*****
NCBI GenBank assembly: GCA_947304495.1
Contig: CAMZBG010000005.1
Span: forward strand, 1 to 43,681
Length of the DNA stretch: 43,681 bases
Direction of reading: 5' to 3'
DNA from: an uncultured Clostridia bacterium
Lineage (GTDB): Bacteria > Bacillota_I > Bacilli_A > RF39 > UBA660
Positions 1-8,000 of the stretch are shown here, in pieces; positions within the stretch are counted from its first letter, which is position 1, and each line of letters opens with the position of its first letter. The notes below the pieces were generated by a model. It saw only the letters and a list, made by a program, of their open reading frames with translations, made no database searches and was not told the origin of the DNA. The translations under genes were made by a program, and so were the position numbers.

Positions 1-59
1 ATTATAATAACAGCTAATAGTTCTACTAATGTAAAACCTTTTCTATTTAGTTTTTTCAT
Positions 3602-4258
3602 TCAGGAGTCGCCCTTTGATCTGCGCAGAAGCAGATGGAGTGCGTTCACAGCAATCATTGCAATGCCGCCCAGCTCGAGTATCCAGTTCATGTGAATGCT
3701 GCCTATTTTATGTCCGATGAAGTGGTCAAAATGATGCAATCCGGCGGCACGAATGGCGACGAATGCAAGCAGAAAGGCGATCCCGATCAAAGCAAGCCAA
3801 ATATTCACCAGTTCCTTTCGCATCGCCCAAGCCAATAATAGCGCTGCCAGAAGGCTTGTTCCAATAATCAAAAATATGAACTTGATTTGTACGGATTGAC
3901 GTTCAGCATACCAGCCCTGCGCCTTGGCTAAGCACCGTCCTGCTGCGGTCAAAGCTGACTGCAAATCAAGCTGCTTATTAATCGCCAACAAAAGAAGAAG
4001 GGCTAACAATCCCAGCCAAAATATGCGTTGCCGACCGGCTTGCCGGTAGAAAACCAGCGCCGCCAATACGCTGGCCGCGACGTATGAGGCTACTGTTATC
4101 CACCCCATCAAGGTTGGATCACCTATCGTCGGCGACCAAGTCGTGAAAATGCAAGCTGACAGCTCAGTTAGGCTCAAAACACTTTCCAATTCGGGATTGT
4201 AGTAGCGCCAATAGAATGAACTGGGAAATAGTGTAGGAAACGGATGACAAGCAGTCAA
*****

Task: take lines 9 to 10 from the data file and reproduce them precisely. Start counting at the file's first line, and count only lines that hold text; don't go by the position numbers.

Positions 1-59
1 ATTATAATAACAGCTAATAGTTCTACTAATGTAAAACCTTTTCTATTTAGTTTTTTCAT